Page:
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6% stamp duty on rent agreement is a harsh fiscal measure – NLC

NLC to FG: 6% stamp duty on tenancy agreement is a harsh fiscal measure

The Nigeria Labour Congress (NLC) has kicked against the 6% stamp duty fee for every leases and tenancy agreement stipulated by the Federal Inland Revenue Service. This means that the federal government expects Nigerians to pay tax on rent and other tenancy agreements.

NLC speaking on the FG development described the new tax as a financial burden on poor and indigent Nigerians at the moment when COVID19 pandemic has eaten deep into the economy of every homes and business. Noting that many Nigerians have lost their jobs while several earn half pay and some only survive on commission made on good soles which is a resultant effect of the COVID19 pandemic.

The NLC President, Ayuba Wabba made known in Abuja on Friday in a statement entitled, “the Nigeria Labour Congress condemns the 6% stamp duty on tenancy and lease agreements in Nigeria”.

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“The  Nigeria Labour Congress rejects this new stamp duty policy on rents and leases as it would worsen the deplorable situation faced by Nigerian workers most of whom, unfortunately, are tenants” the statement reads in part.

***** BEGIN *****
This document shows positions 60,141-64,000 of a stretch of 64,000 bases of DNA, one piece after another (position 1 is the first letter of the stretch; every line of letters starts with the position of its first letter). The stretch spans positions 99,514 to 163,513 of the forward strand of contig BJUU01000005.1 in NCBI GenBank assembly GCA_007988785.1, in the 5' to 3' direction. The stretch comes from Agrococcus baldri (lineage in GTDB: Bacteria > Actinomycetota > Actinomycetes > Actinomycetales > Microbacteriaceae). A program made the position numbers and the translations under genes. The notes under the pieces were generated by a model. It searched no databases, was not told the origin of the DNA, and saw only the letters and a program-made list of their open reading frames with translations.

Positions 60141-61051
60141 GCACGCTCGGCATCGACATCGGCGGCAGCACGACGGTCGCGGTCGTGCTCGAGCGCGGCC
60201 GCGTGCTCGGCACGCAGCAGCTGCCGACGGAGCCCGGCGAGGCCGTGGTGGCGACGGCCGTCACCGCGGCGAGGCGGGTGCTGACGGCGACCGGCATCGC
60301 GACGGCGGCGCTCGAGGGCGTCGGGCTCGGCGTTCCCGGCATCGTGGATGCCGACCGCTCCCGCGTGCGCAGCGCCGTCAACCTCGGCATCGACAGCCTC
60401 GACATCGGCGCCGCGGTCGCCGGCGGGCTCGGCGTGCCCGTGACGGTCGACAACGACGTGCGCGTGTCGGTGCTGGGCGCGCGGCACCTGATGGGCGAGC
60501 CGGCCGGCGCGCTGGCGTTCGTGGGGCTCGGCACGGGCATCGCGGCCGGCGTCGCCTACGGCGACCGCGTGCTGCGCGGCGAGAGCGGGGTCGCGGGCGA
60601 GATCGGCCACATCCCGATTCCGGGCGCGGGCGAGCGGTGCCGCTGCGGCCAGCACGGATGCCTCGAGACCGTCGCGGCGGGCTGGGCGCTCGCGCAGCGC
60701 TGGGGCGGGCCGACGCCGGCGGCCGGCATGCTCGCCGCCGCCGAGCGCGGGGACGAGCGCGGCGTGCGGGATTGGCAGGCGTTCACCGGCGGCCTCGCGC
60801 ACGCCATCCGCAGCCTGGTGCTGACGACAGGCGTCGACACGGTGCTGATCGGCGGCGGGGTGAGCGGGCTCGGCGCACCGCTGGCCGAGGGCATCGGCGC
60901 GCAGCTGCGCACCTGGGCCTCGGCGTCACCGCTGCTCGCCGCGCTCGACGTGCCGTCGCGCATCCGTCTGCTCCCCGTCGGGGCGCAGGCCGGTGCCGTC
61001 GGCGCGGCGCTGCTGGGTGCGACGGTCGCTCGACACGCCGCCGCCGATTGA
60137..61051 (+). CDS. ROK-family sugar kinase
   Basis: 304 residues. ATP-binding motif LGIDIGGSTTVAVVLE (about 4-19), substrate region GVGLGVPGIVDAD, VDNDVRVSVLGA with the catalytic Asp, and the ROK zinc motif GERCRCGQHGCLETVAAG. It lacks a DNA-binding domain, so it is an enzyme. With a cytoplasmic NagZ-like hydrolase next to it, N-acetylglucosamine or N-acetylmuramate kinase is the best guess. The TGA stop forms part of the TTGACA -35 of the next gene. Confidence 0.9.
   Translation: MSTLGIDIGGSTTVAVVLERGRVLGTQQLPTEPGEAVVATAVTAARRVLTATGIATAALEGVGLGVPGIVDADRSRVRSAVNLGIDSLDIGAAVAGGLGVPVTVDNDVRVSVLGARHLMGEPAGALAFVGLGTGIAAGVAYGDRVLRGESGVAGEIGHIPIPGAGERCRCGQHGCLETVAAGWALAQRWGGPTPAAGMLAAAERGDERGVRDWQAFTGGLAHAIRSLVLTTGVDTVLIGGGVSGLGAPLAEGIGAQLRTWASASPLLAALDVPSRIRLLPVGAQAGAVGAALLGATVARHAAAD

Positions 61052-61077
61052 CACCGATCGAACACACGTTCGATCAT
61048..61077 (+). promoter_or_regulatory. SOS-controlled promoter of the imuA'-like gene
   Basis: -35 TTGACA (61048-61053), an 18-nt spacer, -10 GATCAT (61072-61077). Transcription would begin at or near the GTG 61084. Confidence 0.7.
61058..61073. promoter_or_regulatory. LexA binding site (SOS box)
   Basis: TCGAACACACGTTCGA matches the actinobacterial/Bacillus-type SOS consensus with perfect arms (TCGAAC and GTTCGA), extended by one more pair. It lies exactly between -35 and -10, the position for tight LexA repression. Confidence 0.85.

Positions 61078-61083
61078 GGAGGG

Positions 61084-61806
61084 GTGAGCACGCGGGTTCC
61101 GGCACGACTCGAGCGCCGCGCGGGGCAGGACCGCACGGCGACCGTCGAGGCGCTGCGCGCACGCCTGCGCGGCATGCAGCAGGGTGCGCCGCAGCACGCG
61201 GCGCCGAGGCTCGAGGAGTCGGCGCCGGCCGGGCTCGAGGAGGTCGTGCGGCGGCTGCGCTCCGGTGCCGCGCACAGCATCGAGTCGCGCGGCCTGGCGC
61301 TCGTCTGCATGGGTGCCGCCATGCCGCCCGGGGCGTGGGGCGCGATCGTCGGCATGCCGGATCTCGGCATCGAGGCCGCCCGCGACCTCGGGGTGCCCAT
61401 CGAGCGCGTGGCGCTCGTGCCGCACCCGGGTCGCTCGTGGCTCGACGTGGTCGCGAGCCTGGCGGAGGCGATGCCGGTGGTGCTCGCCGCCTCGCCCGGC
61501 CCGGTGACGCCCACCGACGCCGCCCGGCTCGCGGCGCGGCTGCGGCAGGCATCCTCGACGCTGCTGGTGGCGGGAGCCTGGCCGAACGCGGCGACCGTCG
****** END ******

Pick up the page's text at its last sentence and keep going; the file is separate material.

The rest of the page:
“It is also alarming that we are having a rash of hike in taxes and user access fees when other countries are offering palliatives to their citizens.”

The union has therefore called on the Federal Government and the FIRS to reverse the decision as it is a harsh fiscal measure as it is boldly insensitive to the material condition of Nigerians which has been compounded by the COVID-19 health insurgency.”

Comrade Wabba said that the policy target is at the vulnerable Nigerians as nobody would love to be a tenant if they had any other option and adding salt to their injury is more killing.

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“It would be illogical, insensitive and inhumane to churn out laws that make our poor go to bed at night with tears in their eyes” he noted.

“The principle of public taxation, especially progressive taxation all over the world is that the rich subsidise for the poor. Every tax policy that would be enforceable must create a safety net for the poor. Recent policies of government indicate otherwise” he concluded.



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